When it comes to estate planning, a will is often the first thing that comes to mind. However, there are certain situations when a choice is not enough. In those cases, you may need to create a trust to ensure your wishes are appropriately carried out and your assets are protected. Here are three reasons why more than a will may be necessary for your estate plan.
1) A Will Doesn’t Avoid Probate
One of the primary advantages of establishing trust is that it can aid in the avoidance of probate. Probate is having a court approve your will and manage the distribution of your assets after you pass away. Unfortunately, this process can be long and expensive and become very public if there are any disputes. On the other hand, if your assets are held in a trust, they do not have to go through probate, allowing them to be distributed faster and with fewer costs.
2) A Will Doesn’t Protect Your Assets from Creditors
Another critical reason to consider creating a trust is that it can help protect your assets from creditors. Wills are public documents, meaning that creditors can easily access them and try to seize your assets. However, trusts are private documents and can help shield your assets from creditors.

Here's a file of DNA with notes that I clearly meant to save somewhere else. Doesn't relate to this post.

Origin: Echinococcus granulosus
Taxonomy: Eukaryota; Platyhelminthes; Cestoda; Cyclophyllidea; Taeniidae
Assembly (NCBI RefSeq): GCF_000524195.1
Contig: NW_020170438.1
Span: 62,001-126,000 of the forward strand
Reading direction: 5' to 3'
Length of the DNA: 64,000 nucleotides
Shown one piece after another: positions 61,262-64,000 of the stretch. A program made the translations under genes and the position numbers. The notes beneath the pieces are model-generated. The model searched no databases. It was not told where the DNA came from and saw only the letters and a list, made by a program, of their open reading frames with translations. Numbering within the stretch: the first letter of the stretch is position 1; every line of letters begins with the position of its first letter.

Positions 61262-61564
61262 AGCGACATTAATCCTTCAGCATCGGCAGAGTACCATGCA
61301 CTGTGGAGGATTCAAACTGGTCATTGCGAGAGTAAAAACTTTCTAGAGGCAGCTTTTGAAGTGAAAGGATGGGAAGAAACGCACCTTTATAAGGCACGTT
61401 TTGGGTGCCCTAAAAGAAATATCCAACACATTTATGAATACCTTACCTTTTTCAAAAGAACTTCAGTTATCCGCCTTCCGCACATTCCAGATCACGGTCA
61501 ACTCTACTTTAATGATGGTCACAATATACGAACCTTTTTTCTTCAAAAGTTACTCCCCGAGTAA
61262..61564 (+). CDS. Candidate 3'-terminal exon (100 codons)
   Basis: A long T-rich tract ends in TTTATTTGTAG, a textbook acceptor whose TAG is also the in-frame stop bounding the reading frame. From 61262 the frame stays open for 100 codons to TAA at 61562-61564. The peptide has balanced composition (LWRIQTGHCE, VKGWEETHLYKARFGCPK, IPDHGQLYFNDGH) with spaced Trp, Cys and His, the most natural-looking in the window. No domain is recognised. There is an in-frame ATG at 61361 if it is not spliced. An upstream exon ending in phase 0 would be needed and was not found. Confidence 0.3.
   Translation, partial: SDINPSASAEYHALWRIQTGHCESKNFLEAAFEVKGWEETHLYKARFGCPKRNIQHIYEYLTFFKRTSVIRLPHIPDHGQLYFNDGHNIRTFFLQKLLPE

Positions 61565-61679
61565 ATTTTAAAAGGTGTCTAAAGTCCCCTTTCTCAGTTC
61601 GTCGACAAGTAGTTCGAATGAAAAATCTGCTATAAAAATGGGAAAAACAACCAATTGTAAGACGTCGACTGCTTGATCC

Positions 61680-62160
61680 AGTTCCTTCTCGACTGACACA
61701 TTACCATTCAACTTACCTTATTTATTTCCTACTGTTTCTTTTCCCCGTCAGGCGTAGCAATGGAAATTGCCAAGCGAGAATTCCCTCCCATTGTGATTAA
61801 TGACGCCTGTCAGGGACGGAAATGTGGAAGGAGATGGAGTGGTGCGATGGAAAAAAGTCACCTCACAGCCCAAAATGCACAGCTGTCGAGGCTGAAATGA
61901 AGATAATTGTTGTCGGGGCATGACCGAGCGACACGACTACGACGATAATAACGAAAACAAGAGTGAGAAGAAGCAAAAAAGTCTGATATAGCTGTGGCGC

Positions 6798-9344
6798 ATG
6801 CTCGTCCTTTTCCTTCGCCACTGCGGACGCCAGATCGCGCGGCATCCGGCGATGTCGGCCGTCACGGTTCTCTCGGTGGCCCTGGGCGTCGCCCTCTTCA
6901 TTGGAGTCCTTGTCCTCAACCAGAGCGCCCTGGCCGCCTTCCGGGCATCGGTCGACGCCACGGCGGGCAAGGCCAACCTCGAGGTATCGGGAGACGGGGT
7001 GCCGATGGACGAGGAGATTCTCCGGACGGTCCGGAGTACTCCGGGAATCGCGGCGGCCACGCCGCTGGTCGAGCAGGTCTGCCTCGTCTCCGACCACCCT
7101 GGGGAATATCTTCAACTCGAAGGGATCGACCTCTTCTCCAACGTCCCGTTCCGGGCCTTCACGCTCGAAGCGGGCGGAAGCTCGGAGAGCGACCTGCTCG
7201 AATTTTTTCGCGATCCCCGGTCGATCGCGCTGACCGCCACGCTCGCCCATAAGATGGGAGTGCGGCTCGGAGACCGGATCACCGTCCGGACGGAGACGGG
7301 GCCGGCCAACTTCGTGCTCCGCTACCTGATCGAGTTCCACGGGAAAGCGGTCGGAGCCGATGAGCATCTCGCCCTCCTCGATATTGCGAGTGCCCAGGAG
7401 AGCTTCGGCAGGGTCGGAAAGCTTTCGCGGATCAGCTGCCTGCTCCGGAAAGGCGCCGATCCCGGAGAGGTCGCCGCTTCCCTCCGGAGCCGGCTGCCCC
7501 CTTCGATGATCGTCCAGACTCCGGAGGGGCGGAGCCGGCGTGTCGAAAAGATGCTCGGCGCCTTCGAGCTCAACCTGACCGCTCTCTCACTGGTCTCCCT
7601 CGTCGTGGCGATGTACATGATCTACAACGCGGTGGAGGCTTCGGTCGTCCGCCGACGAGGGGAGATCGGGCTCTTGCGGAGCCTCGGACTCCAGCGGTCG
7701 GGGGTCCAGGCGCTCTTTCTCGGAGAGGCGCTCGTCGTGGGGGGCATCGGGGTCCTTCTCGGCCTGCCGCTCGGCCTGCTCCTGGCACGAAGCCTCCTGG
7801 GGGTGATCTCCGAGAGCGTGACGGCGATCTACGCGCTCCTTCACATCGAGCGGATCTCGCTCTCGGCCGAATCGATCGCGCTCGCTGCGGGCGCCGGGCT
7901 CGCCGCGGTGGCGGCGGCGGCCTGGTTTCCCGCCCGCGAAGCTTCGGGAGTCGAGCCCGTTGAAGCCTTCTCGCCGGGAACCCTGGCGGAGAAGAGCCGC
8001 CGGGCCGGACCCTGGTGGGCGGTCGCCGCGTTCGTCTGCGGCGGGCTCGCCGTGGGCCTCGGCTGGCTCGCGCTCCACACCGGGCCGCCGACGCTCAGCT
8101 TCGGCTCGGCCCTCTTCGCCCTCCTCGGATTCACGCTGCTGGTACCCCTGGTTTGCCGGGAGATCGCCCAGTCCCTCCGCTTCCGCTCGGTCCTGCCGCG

3) A Will Doesn’t Keep Your Family Out of Court
Finally, trust can help keep your family out of court. Wills are subject to challenges in court, which can lead to long and costly legal battles. By placing your assets in a trust, you can help avoid these types of disputes and ensure your wishes are carried out according to the terms of the trust.
Creating trust can be an essential part of an effective estate plan. If you want to ensure your wishes are followed and your assets are protected, it’s critical to consider all the potential benefits of creating trust. An experienced estate planning attorney can help you understand your options and determine if a trust is the best choice for your specific needs.